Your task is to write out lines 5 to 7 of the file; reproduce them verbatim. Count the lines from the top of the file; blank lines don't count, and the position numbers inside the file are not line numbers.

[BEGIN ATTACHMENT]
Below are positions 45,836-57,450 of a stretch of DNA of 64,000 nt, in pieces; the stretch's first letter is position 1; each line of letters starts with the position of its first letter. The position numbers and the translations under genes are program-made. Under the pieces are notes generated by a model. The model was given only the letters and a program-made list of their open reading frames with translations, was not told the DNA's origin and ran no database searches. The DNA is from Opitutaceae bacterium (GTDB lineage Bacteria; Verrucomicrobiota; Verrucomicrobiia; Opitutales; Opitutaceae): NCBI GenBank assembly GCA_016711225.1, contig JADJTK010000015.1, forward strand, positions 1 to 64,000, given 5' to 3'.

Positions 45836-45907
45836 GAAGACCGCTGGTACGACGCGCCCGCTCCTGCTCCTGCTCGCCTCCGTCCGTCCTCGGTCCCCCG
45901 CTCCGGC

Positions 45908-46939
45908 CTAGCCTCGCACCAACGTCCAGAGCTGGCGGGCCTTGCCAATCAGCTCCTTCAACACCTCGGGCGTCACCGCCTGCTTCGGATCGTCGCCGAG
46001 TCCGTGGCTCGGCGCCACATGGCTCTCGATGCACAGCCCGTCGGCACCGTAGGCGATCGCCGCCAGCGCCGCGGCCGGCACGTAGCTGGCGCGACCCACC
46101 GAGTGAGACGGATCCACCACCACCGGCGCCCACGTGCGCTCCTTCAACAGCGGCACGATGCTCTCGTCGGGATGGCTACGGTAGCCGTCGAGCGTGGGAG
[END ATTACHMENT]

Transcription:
Positions 45908-46939
45908 CTAGCCTCGCACCAACGTCCAGAGCTGGCGGGCCTTGCCAATCAGCTCCTTCAACACCTCGGGCGTCACCGCCTGCTTCGGATCGTCGCCGAG
46001 TCCGTGGCTCGGCGCCACATGGCTCTCGATGCACAGCCCGTCGGCACCGTAGGCGATCGCCGCCAGCGCCGCGGCCGGCACGTAGCTGGCGCGACCCACC